musical might have been an emotional occasion for some of
those present. At least the number "We're Going Home" seemed
to be sung with special feeling.
This January thirty-five pupils joined the SS Uganda for a
ten day educational cruise which took them to Athens, Haifa
and Bodrum, before returning to Malta.
Tal Handaq athletes, gymnasts and games players (often the
same names appear in all the lists) have had a good year.
The School's Athletics Championships produced four new boys'
records and two new girls'; in the Malta National
Championships Tal Handaq Athletes collected fourteen Gold
and sixteen Silver Medals. Many of these successes can be
attributed to the enthusiasm for athletics fostered by the
5-Star Award Scheme, the Amateur Athletic Association's very
worth-while contribution to the cause of Physical Education.
Against adult opposition in the Services' Soccer League the
boys have acquitted themselves well; in the Minister of
Sport's "Soccer For All" competition the Under 16 XI is
leading the section with so far, an unbeaten record. In
girls' games the most notable feature has been the
improvement in netball which brought success in the League
and the tournament. Volleyball was a new addition to the
list of competitive sports; boys' and girls' teams gained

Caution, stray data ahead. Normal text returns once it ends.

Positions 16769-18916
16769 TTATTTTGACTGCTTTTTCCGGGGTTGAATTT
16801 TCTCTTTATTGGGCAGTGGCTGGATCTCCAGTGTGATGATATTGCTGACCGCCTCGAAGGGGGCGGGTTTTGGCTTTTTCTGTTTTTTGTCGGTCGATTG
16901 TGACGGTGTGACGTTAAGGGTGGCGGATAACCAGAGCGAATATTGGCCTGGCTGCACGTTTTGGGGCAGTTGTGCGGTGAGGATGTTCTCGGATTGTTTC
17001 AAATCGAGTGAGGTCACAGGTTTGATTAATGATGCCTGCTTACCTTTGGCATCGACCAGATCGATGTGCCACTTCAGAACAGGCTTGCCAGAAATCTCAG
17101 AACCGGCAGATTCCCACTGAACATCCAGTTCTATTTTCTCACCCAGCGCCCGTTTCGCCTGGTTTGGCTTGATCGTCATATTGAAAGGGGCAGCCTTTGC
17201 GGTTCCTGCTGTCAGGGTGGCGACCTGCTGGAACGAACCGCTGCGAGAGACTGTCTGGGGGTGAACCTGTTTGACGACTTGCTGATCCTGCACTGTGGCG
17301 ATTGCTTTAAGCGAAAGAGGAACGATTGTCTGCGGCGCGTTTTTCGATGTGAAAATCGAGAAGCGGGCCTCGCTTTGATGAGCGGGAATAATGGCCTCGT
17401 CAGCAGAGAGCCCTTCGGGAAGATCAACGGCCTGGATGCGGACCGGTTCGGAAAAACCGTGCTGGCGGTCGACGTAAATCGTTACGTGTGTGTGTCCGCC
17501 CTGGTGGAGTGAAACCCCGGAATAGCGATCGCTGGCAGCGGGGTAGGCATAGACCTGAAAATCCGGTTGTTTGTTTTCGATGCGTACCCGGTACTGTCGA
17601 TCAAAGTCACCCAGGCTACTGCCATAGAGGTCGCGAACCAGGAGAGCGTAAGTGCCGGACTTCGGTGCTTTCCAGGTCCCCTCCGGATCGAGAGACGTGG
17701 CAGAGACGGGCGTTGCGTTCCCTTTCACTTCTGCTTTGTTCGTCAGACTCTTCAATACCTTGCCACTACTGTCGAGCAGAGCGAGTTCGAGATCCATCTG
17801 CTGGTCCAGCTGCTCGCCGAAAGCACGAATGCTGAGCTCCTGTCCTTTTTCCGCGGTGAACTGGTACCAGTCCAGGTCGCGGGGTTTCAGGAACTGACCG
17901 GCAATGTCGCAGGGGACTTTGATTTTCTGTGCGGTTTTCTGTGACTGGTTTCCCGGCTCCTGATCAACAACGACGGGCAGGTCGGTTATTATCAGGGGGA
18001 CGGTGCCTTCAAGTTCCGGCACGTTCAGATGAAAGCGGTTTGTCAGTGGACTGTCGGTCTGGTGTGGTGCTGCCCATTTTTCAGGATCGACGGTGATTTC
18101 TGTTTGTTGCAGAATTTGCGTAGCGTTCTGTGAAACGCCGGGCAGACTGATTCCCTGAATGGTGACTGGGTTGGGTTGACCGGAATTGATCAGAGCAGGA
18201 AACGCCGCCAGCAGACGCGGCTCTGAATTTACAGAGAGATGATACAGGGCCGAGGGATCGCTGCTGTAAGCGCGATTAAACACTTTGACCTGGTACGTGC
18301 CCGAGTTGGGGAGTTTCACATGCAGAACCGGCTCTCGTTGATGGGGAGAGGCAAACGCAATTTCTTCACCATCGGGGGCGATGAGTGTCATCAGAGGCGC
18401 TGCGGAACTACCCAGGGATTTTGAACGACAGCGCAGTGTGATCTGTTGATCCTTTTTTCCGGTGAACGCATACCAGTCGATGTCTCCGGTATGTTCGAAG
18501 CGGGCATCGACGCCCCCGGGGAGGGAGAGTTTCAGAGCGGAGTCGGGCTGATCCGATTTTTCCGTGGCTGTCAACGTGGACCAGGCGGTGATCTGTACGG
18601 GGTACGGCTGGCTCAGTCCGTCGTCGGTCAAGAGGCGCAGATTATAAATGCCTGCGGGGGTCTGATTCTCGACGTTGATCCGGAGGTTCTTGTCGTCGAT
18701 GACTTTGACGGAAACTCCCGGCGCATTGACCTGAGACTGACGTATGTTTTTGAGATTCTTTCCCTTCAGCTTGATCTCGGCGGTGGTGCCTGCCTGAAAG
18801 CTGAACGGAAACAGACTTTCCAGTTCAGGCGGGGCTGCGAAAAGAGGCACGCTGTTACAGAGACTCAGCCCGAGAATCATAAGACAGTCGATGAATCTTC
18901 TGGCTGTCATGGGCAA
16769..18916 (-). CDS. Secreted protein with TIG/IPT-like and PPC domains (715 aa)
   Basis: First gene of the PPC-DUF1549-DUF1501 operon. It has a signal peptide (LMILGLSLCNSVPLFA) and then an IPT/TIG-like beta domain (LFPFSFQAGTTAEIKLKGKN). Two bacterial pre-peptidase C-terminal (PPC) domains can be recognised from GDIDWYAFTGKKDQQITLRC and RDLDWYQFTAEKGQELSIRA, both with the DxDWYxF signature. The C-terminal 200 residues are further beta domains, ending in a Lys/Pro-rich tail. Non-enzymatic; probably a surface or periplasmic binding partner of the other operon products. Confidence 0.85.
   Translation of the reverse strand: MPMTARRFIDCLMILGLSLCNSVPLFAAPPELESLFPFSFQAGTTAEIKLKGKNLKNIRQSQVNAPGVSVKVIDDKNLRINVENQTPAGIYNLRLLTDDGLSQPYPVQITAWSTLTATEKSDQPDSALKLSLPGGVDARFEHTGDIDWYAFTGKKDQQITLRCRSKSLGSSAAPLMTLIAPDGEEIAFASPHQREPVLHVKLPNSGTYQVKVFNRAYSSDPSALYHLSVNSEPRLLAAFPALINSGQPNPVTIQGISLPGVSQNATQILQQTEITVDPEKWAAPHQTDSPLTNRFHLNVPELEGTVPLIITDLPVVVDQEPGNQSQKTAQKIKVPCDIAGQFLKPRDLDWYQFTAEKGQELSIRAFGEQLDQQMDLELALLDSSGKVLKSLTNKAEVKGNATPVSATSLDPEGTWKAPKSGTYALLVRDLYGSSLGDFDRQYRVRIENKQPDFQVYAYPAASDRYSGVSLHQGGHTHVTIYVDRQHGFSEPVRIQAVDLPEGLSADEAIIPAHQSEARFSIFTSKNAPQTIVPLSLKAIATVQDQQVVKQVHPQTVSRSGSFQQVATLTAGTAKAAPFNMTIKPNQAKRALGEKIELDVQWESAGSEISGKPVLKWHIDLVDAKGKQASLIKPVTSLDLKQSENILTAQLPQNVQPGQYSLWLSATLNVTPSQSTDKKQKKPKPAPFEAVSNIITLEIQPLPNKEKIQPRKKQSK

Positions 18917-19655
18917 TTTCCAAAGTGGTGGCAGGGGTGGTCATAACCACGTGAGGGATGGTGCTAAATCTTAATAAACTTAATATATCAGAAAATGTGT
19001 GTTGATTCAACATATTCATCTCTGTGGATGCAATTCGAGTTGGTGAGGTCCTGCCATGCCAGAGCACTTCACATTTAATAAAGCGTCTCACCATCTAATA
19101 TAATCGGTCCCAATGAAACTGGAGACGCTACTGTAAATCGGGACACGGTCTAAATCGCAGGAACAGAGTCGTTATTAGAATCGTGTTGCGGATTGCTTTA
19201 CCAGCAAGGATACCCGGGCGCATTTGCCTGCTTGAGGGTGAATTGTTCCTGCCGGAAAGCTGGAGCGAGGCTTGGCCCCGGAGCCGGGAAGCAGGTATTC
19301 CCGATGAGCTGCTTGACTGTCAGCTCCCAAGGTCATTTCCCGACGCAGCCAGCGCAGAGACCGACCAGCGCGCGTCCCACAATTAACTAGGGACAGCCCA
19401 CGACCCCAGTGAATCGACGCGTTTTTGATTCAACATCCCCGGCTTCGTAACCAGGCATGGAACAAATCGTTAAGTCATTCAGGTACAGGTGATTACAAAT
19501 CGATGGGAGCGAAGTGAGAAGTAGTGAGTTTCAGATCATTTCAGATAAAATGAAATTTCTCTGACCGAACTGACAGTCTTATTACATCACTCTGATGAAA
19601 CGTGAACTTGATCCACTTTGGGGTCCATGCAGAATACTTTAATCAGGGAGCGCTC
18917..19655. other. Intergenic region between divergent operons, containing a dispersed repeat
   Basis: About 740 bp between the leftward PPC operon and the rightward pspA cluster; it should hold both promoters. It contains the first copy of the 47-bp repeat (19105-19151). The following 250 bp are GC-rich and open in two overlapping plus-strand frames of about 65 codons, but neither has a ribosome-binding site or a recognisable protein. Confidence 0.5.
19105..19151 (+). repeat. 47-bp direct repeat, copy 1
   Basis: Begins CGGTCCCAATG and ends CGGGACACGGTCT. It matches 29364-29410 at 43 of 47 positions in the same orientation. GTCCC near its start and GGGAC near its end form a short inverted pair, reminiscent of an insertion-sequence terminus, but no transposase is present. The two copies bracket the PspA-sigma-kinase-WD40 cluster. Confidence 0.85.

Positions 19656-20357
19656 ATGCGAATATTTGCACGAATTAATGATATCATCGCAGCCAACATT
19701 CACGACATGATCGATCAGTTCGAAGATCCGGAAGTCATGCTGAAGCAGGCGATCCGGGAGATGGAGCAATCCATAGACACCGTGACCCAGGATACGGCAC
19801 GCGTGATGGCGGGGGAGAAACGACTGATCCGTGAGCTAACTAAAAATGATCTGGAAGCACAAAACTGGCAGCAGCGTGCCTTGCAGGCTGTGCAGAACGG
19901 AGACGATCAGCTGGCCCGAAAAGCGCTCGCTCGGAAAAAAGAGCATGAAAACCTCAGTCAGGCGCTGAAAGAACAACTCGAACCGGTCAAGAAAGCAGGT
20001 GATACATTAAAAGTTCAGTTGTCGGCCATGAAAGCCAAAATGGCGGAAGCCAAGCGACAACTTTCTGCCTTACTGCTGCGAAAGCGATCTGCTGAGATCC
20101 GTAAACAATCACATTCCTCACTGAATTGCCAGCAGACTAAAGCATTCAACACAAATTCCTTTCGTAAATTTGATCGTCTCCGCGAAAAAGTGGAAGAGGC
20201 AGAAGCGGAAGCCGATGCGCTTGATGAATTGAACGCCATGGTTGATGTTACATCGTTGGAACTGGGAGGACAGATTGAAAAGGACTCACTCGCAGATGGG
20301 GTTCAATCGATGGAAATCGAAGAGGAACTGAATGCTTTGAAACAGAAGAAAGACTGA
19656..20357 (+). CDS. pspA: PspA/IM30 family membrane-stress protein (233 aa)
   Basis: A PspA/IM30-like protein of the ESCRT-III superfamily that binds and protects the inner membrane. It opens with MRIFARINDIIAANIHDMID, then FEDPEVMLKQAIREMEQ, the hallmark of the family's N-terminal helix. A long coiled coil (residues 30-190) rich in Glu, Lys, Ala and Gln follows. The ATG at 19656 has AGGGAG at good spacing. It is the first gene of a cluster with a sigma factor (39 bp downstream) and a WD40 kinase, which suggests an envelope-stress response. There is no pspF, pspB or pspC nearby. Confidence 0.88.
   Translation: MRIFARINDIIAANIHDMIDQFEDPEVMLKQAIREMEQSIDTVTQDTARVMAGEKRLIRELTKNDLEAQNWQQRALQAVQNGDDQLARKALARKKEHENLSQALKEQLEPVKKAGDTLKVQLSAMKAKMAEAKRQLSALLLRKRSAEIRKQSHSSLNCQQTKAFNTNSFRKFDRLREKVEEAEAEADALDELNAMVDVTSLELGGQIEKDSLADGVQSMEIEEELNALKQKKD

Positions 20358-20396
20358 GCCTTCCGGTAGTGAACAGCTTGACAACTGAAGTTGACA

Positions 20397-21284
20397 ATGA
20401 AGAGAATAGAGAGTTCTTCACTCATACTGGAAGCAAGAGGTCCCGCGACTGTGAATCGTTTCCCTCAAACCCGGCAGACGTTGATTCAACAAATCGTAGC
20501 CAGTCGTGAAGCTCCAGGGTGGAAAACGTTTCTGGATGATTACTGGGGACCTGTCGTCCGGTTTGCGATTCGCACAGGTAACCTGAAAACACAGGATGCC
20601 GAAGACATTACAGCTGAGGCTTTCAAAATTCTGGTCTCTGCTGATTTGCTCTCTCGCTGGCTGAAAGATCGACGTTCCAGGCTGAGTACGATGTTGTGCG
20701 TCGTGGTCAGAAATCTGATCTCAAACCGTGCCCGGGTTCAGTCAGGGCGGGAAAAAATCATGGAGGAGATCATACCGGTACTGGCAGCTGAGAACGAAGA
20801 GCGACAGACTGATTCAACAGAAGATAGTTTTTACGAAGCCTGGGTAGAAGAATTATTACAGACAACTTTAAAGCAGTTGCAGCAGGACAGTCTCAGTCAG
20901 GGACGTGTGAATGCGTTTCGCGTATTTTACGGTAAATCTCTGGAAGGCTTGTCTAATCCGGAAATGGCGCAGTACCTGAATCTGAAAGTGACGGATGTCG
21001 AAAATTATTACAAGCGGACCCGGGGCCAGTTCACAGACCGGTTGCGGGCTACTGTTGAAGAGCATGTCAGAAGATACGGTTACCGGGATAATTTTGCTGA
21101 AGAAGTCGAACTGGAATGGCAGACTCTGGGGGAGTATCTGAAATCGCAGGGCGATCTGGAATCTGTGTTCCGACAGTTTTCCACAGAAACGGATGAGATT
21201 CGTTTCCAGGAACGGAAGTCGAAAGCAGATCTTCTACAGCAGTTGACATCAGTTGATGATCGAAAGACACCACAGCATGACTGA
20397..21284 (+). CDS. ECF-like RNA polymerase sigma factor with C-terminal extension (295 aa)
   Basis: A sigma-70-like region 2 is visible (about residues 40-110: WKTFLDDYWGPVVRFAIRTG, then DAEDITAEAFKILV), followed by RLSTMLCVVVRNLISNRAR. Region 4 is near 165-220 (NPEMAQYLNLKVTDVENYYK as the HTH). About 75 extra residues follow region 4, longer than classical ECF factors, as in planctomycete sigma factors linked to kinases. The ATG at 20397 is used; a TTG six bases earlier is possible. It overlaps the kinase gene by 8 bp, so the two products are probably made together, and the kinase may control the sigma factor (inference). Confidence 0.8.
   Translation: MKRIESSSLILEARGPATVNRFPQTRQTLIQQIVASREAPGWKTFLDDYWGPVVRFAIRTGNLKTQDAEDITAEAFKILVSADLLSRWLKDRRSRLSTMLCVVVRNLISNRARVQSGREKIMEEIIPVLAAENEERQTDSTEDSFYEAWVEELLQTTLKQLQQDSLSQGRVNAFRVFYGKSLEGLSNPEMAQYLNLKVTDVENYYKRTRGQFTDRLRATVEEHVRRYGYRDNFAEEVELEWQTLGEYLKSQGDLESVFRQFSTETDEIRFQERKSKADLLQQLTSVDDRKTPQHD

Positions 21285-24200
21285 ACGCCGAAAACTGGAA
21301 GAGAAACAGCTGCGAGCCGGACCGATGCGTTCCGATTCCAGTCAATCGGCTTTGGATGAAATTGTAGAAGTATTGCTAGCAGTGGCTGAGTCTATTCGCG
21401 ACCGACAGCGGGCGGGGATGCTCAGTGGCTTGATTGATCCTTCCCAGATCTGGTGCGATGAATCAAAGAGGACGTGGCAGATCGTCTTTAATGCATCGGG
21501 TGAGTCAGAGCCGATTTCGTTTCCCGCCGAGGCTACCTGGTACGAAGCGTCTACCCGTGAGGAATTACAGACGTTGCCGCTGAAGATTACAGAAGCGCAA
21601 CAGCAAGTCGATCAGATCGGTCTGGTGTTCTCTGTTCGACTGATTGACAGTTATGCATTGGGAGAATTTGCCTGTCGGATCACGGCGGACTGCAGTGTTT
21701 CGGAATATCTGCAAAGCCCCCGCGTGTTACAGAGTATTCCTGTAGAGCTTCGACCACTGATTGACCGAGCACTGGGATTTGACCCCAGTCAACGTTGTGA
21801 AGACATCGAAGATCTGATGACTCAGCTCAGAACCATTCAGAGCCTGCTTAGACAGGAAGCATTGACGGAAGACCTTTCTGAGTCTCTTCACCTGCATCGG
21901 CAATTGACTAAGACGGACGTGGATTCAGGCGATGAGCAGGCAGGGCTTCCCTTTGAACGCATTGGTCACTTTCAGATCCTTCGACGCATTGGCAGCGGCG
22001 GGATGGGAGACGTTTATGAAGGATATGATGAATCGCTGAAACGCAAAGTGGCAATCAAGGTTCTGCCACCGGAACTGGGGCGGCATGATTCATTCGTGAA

useful match experience particularly against some strong
Royal Marine opposition.
|In their games pupils have been helped in
the coaching given not only by Mr Ricketts and Miss
Loughran, the PE specialists, but also by other teachers
prepared to pass on their knowledge and sporting skills.
Indeed in all the activities outside the classrooms,
sporting and cultural, pupils have good cause to be grateful
for the help and encouragement of their teachers.
School climate is notoriously difficult to measure:
examination successes or sports results can always be set
out in their most flattering form; from the Headmaster's
office it is easy to insulate oneself from the rest of the
school, bury oneself in routine paper-work and proclaim that
all is well. I hope that I shall not be accused of doing
just that when I say that the success and reputation Tal
Handaq enjoys, depend largely on the pupils. With very few
exceptions, our Service Children and the sprinkling of